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Mark Zuckerberg, chief executive officer and founder of Facebook Inc. attends the Viva Tech at the Exposition of the Porte de Versailles on May 24, 2018 in Paris, France
Apple has revoked some developer privileges from Facebook following TechCrunch report Tuesday that said Facebook was paying some users , including teenagers, to download an app provided by deep level of access to activity on a user's phone.
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An Apple spokesperson customs Facebook violated its policies by distributing "a data-collecting app to consumers." Apple has revoked Facebook's "enterprise certificates" that let it distribute the activity-tracking app to users.
"We designed our Enterprise Developer Program solely for the internal distribution of apps within an organization, "the spokesperson said." Facebook has been using their memberships to distribute a data-collecting app to consumers, which is a clear breach of their agreement with Apple. Any developer using their enterprise certificates to distribute applications to consumers will have their certificates revoked, which is what we did in this case to protect our users and their data. "Facebook will still be allowed to publish its apps in Apple's App Store Apple's software to distribute apps that have not been released yet. Under Apple's rules, developers can only distribute those apps to their own employees. But Facebook was distributing the data-collecting app. to people not employed by Facebook, they could also affect them publicly before releasing them publicly in Apple's App Store.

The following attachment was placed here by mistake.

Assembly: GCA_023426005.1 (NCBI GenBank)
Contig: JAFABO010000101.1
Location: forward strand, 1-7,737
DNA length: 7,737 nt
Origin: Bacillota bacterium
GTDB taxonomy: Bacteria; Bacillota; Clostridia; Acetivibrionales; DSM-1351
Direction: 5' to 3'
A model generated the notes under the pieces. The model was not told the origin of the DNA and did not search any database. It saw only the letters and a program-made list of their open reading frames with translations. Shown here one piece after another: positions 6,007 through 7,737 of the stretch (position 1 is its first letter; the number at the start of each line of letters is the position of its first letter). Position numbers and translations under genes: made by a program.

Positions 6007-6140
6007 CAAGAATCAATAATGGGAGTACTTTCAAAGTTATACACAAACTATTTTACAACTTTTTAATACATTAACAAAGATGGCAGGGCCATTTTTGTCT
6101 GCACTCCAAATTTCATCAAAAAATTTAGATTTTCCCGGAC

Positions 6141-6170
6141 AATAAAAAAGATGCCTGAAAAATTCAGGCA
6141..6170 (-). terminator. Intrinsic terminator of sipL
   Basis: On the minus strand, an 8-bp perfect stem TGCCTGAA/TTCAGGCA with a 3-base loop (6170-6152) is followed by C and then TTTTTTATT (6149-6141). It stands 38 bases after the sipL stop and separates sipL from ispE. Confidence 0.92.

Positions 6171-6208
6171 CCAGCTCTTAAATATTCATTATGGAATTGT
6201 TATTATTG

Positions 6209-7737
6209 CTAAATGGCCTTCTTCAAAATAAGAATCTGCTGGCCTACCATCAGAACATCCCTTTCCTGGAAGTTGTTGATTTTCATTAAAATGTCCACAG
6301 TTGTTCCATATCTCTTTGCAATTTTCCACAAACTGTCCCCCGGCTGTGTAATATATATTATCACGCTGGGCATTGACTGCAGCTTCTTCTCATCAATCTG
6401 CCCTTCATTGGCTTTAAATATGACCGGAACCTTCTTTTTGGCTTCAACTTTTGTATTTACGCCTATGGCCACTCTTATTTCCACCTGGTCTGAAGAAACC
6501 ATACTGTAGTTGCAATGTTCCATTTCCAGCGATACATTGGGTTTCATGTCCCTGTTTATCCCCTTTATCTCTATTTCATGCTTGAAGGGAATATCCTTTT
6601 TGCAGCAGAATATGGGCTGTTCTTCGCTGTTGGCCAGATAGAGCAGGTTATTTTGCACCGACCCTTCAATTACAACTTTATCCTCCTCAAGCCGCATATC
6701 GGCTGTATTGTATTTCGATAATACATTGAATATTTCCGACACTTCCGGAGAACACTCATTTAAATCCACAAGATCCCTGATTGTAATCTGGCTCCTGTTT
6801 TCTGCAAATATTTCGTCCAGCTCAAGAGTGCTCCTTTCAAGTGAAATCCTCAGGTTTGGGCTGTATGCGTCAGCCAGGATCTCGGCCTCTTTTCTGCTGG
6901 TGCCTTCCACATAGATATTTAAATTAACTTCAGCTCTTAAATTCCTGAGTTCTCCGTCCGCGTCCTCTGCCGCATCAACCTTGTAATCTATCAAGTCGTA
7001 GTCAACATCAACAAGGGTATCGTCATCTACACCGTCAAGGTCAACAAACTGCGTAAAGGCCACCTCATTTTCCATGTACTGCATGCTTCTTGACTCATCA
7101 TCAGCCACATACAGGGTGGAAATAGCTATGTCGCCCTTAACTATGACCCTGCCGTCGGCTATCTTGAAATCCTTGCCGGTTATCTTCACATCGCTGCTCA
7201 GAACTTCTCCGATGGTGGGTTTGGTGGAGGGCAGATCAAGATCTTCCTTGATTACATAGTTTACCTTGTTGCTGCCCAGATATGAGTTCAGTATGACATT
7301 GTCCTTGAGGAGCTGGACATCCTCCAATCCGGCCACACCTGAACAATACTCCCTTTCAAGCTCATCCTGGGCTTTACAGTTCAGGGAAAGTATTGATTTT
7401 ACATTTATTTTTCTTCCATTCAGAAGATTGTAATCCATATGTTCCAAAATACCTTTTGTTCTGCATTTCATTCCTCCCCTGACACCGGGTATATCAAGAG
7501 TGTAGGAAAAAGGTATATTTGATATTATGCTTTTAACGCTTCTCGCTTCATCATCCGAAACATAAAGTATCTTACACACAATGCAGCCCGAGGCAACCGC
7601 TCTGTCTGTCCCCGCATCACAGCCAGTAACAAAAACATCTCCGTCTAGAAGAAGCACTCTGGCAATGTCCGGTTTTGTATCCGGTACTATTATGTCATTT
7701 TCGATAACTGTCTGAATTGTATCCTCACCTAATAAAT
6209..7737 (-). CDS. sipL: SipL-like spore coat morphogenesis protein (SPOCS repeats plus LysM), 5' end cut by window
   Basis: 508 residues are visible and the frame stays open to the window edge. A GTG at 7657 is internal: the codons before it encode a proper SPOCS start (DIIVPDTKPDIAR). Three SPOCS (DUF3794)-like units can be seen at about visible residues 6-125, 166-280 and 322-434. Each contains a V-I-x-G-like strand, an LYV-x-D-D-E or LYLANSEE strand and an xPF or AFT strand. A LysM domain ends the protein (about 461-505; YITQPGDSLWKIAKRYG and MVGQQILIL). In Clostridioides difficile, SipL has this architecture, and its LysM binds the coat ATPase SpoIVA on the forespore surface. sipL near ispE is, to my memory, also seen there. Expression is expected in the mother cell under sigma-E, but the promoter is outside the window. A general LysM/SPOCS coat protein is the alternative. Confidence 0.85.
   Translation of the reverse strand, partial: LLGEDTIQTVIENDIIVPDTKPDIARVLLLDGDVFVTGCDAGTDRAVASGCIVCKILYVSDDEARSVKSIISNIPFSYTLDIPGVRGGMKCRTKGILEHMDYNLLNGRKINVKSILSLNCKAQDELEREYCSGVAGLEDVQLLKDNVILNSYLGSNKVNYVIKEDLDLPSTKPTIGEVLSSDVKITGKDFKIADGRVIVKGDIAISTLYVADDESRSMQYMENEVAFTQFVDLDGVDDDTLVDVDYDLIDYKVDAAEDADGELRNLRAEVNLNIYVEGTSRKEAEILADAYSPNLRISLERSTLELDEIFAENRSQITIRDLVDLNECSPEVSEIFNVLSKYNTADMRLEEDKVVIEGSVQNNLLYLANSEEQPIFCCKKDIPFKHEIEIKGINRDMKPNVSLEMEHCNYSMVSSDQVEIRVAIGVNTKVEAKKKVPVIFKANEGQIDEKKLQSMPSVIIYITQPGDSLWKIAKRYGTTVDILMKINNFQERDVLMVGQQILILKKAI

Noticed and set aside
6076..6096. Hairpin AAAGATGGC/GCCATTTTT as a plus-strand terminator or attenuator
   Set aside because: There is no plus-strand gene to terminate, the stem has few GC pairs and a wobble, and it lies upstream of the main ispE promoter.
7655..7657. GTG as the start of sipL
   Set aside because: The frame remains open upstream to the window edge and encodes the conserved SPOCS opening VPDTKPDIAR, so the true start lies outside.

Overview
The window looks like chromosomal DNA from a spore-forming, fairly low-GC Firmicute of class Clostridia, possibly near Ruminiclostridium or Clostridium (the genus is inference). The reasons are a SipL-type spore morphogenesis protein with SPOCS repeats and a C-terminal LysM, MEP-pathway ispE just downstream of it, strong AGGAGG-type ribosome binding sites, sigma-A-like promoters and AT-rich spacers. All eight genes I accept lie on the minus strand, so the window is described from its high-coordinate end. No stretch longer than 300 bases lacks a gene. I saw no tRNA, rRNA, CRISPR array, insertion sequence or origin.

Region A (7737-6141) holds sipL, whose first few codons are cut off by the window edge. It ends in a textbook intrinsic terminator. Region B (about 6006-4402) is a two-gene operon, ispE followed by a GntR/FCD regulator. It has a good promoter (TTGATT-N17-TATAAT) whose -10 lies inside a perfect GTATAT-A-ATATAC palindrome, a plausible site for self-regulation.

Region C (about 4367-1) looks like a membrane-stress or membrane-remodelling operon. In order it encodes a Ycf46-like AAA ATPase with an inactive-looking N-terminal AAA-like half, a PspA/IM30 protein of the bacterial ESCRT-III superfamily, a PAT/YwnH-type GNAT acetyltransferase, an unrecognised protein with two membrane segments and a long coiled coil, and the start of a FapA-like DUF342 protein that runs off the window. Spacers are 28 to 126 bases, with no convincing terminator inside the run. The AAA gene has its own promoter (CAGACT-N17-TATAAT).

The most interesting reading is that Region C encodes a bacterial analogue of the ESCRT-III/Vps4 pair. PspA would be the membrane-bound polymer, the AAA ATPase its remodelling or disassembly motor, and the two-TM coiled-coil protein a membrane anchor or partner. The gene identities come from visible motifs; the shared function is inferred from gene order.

Facebook paid users between 13 and 35 up to $ 20 per month plus referral fees for participating in its research program by downloading the "Facebook Research" app on iOS or Android, TechCrunch reported. d through several beta testing services, which TechCrunch said helped mask Facebook's involvement in the program. Facebook disputed that its involvement was secretive and is ending the program through Apple.
Facebook's research app could potentially collect user data including private messages and photos sent to others through various messaging apps, web searches and location information, security expert Will Strafach or Guardian Mobile Firewall Customs TechCrunch.
A Facebook Spokesperson Customs CNBC, "Key Facts About This Market Research Program Are Being Ignored. Despite Early Reports, There Was Nothing 'Secret' About This; not 'spying' as all of the people who signed up to participate went through a clear on-boarding process asking for their permission and were paid to participate. research program was teens. All of them with signed parental consent forms. "
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